Creative Industries and Economic Evolution
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Creative Industries and Economic Evolution

Jason Potts

The creative industries are key drivers of modern economies. While economic analysis has traditionally advanced a market-failure model of arts and culture, this book argues for an evolutionary market dynamics or innovation-based approach. The book explores theoretical and conceptual aspects of an evolutionary economic approach to the study of the creative economy. Topics include creative businesses and labour markets, social networks, innovation processes and systems, institutions, and the role of creative industries in market dynamics and economic growth.
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Chapter 10: Fashion and Economic Evolution

Jason Potts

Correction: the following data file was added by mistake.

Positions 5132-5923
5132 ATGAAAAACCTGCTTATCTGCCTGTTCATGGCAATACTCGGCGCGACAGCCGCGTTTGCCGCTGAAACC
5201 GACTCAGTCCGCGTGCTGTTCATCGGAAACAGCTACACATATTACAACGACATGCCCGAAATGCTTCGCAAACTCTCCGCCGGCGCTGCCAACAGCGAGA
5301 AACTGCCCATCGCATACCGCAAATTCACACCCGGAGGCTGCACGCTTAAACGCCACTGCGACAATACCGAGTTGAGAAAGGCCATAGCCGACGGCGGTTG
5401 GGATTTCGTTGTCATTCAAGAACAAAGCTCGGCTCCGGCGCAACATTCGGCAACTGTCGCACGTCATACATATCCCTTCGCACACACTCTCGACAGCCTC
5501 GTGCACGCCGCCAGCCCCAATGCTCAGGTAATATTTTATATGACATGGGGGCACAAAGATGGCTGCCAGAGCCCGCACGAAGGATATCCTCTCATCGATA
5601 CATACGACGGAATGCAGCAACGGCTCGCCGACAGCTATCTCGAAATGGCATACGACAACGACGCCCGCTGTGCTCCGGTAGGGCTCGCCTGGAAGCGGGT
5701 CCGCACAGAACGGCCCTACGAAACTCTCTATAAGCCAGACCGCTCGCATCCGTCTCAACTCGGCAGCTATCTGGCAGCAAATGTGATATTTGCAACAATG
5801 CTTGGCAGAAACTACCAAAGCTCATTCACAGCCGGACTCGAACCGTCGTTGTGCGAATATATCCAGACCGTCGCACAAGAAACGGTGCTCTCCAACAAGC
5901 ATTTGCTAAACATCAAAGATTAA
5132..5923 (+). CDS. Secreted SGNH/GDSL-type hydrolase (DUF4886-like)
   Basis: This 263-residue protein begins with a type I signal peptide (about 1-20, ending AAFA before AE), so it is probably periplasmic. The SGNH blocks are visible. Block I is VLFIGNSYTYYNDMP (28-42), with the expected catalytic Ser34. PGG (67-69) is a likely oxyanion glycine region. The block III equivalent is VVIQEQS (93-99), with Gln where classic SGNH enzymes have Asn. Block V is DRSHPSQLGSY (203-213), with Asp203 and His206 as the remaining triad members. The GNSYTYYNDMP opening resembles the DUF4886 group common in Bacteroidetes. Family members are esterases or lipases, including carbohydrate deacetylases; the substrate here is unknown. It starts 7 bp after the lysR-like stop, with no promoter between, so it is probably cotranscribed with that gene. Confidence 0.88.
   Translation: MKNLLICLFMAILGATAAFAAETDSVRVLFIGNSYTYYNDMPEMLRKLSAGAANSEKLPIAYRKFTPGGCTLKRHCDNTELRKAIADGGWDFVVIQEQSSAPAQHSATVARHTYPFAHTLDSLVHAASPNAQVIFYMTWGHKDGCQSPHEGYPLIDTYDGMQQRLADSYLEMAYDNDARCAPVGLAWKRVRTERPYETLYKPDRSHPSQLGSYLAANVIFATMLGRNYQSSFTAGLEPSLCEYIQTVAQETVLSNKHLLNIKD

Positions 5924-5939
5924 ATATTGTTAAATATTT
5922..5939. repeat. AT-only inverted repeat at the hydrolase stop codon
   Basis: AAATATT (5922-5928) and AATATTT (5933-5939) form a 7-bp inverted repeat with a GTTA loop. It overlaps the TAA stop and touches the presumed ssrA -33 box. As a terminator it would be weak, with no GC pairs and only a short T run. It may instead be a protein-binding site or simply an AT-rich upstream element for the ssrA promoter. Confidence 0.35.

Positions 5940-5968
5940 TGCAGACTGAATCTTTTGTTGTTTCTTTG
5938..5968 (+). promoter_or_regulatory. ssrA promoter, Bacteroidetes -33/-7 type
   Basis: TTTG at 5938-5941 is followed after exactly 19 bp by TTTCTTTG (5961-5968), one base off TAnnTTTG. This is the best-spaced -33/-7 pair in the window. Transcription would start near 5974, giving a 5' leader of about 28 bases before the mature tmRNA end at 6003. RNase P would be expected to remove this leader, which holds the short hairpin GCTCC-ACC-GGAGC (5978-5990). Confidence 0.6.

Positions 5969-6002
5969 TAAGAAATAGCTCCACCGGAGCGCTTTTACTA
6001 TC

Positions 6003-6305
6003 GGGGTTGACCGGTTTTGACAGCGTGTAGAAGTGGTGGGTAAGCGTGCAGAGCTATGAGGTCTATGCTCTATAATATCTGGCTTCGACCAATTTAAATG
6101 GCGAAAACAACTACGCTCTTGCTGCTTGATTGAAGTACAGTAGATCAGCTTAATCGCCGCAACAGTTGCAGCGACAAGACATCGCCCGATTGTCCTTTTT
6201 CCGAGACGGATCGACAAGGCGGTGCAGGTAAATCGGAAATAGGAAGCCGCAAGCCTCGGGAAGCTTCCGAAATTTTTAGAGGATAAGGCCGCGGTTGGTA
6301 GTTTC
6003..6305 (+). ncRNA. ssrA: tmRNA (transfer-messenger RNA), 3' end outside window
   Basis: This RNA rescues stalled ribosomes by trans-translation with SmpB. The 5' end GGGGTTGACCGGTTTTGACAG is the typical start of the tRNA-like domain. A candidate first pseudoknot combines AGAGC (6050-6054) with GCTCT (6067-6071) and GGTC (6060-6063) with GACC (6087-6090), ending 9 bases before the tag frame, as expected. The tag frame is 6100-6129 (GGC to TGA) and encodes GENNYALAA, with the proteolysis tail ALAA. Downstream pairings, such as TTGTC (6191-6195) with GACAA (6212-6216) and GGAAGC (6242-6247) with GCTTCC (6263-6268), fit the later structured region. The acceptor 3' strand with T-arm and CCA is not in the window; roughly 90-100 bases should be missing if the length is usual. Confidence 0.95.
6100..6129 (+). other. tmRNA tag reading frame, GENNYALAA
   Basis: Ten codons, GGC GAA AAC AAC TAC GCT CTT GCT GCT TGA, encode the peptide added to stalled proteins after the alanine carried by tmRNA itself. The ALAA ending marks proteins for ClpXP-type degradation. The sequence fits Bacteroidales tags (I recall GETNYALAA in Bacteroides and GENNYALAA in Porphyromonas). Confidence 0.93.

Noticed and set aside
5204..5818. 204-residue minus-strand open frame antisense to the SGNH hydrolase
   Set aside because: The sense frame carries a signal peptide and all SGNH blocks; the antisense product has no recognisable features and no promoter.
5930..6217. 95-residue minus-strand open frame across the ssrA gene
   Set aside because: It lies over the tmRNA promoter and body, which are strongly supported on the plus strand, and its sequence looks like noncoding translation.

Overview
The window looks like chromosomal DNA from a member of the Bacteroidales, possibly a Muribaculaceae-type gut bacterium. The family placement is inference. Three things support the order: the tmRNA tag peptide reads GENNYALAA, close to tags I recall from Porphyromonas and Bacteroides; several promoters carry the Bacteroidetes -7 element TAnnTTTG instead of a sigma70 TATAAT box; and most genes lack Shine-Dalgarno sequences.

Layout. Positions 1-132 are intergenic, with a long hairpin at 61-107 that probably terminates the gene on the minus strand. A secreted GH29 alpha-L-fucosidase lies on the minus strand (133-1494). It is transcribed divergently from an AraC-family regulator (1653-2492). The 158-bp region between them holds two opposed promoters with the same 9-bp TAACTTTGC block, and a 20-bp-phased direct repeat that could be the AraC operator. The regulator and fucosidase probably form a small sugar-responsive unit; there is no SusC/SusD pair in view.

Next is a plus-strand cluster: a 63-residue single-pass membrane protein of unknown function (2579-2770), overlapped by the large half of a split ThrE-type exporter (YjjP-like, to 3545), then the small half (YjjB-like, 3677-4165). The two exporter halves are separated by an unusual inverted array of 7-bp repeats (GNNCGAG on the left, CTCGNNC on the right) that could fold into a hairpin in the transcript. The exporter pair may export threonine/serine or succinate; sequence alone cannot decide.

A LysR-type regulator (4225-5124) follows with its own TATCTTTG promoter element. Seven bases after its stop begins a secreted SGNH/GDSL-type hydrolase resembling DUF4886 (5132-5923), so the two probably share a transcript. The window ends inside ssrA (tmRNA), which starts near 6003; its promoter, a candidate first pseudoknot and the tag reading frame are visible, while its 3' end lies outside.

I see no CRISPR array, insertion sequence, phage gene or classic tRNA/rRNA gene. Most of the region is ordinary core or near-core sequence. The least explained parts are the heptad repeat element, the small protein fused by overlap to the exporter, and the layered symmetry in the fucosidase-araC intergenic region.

Prolegomena This paper was first published in Policy in 2007, and was based on Chai, Earl and Potts (2007). It seeks to elucidate the positive role of fashion (and fashion cycles and the fashion industries) to the process of economic evolution. 10.1 FASHION: BAD OR WORSE? Fashion is fun and frivolous. As such, the set of behaviours, commodities and industries associated with it are usually not regarded as part of the economic growth process, and certainly not as something that economic policy might consider relevant. Indeed, quite the opposite: fashion is widely conceived as a bit like astrology or barrels of whiskey, namely perhaps fun, but expensive in an opportunity cost way and something we really are generally better off without. Yet, I argue that this view is mistaken, and that fashion is in essence entrepreneurhip on the consumer side of the economy. Analytically considered, fashion is the tendency of consumer preferences to move together, although in a seemingly random way. This has interesting implications for social and cultural analysis, as it signals a degree of social conditioning of individual tastes, a mechanism of which involves the publishing, advertising and media industries. Economists, however, have tended to be suspicious of fashion, which they define as the tendency of a group of consumers to adopt some personal mode of expression – as embodied in consumer durables such as clothes, furnishings, music, cars, leisure pursuits, and so on – only to adopt a different mode soon after, and certainly well before the physical assets...

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